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This article is from the Dictionary of North Carolina Biography, 6 volumes, edited by William S. Powell. Copyright ©1979-1996 by the University of North Carolina Press. Used by permission of the publisher. For personal use and not for further distribution. Please submit permission requests for other use directly to the publisher.

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Preddy, George Earl, Jr.

by Samuel L. Sox, Jr., 1994

5 Feb. 1919–25 Dec. 1944

George Earl Preddy, Jr., army Air Corps officer and highest ranking P-51 Mustang ace of World War II, was born in Greensboro, the son of George E., a railroad man employed by the Southern Railway, and Clara Noah Preddy. He was graduated from Greensboro High School at age sixteen by doubling up on his courses. Due to his small stature (5' 9", 125 lbs.), his desire to participate in sports was thwarted, but he took satisfaction in operating a concession stand, known as "The Mouse Hole," near the War Memorial Stadium in Greensboro. The year following his high school graduation, he worked in a cotton mill to pay his way to Guilford College, which he attended for two years. During this period he developed a yearning to fly and soloed in 1938 from a dirt strip at Vandalia; he spent the next two years barnstorming the state with his instructor, Bill Teague, also of Greensboro.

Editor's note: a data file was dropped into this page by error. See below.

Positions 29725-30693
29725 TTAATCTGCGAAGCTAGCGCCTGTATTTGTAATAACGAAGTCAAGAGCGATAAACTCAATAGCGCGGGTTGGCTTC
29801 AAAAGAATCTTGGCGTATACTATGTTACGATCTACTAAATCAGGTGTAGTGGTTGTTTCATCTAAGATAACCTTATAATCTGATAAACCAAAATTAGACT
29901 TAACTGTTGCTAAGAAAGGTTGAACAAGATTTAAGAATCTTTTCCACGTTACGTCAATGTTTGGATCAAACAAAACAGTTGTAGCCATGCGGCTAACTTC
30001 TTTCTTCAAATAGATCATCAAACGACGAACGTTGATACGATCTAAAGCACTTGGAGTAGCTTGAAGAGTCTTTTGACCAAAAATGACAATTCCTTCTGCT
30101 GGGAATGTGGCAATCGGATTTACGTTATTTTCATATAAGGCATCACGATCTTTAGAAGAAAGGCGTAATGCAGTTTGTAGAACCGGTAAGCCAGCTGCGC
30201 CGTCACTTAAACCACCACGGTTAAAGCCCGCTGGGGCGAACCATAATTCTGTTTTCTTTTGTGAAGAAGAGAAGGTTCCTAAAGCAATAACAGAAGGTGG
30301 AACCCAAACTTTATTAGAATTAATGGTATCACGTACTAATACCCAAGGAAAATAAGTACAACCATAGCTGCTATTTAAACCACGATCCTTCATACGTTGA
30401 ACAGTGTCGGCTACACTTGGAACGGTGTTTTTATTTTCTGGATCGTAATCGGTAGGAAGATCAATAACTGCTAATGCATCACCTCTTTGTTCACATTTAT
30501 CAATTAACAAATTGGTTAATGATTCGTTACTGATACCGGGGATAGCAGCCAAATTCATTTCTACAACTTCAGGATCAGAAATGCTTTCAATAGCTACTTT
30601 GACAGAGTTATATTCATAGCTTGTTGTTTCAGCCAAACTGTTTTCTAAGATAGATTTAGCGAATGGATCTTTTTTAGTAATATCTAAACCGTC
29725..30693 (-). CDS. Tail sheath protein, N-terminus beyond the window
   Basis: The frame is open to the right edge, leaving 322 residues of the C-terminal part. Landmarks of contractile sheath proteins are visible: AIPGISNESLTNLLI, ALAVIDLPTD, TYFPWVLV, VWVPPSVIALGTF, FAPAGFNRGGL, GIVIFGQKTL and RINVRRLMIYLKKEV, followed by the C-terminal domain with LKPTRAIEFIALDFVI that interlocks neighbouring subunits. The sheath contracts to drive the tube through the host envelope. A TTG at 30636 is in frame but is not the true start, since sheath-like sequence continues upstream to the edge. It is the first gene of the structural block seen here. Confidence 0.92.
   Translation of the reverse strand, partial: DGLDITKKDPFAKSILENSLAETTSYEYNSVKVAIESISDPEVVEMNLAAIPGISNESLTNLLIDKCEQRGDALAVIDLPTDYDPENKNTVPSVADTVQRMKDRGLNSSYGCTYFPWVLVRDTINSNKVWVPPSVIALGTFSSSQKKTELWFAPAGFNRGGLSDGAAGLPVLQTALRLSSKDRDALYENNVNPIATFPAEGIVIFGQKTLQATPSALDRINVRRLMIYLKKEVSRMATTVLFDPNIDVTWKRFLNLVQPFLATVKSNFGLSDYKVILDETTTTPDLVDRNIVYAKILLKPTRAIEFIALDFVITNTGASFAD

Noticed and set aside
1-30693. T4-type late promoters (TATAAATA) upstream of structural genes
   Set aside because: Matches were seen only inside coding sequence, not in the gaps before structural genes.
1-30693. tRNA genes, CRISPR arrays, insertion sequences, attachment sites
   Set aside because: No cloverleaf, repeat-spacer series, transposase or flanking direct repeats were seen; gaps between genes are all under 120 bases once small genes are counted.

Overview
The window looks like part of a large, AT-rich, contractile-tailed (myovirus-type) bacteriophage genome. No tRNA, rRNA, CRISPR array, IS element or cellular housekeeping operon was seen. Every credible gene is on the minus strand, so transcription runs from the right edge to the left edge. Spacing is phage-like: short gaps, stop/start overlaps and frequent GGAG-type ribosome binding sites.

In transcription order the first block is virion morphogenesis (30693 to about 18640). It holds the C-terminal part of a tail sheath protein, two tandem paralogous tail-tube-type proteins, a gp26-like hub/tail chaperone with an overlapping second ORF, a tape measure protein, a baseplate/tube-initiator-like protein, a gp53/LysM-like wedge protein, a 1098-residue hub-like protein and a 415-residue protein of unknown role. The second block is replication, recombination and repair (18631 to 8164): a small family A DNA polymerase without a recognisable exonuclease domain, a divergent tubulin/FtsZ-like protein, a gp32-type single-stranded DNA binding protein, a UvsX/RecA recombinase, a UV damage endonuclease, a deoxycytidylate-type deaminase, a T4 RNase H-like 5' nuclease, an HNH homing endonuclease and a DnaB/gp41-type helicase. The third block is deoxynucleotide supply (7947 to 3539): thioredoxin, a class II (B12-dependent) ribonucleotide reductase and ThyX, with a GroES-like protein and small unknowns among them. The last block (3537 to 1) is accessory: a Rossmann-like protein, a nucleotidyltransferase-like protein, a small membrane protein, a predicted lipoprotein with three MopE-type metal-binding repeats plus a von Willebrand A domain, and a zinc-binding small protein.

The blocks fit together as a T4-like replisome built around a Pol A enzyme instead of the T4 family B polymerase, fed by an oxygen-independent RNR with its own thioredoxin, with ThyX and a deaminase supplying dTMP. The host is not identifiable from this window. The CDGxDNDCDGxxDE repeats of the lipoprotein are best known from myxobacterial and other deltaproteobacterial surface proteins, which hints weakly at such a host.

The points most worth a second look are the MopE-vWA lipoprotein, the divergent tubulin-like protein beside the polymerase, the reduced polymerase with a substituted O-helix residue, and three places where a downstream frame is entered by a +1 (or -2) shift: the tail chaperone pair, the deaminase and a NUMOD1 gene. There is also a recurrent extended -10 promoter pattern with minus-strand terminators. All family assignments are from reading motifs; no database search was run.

At age twenty he tried twice to enlist in the U.S. Naval Cadets but was rejected because of a curvature of the spine, his small size, and high blood pressure. He subsequently passed the enlistment requirements of the Army Air Corps in September 1940 but was told that all classes were filled. On the advice of the Air Corps he joined the National Guard and completed basic training at Fort Moultrie, S.C. Preddy received orders in April 1941 to report for primary flying school at Darr Aero Tech, Albany, Ga. He received his pilot's license and a commission as a second lieutenant at Craig Field, Ala., on 12 Dec. 1941. On the twenty-fourth he was assigned to the Forty-ninth Pursuit Group, Ninth Pursuit Squadron, with which he served for eight months in Darwin, Australia. The Forty-ninth flew Curtiss P-40s. Preddy named his first aircraft "Tar Heel" and flew it until he was hospitalized for four months after a midair collision on 12 July 1942. During this tour he had several encounters with Japanese aircraft but scored no victories.